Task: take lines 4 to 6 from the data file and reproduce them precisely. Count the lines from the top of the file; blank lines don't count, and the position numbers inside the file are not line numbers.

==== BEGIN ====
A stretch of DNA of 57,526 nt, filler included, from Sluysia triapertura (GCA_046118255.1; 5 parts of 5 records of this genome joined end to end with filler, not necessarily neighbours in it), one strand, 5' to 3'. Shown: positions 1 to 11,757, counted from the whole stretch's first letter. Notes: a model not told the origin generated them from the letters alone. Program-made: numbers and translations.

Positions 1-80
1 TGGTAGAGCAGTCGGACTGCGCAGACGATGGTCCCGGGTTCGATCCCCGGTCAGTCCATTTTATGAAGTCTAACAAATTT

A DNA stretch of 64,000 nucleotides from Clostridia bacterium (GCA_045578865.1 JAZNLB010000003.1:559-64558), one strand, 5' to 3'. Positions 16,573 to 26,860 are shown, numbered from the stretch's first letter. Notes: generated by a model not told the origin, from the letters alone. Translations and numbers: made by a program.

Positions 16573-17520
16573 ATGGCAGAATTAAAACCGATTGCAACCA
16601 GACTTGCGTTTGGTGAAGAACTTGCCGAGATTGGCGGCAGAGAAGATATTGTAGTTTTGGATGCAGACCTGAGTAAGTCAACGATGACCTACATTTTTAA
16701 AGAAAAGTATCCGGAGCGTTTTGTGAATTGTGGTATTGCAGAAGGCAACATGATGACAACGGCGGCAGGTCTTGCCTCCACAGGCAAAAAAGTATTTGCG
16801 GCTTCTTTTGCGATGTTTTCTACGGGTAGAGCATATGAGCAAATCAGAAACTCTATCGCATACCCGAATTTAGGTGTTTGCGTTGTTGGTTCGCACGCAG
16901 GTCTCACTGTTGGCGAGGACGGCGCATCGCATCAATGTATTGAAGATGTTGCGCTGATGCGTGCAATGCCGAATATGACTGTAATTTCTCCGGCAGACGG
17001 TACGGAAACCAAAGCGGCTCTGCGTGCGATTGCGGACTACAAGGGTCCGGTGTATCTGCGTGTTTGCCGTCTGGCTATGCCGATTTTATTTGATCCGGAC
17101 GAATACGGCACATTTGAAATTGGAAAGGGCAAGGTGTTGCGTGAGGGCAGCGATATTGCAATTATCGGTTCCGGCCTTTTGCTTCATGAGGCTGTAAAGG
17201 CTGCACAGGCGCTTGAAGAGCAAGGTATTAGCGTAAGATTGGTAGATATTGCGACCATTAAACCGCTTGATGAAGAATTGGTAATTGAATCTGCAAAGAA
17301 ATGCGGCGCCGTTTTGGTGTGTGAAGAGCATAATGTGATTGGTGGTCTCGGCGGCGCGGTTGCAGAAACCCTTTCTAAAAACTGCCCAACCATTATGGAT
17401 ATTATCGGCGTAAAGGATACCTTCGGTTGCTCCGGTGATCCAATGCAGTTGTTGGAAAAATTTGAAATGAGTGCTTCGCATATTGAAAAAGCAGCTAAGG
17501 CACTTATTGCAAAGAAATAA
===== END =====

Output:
A DNA stretch of 64,000 nucleotides from Clostridia bacterium (GCA_045578865.1 JAZNLB010000003.1:559-64558), one strand, 5' to 3'. Positions 16,573 to 26,860 are shown, numbered from the stretch's first letter. Notes: generated by a model not told the origin, from the letters alone. Translations and numbers: made by a program.

Positions 16573-17520
16573 ATGGCAGAATTAAAACCGATTGCAACCA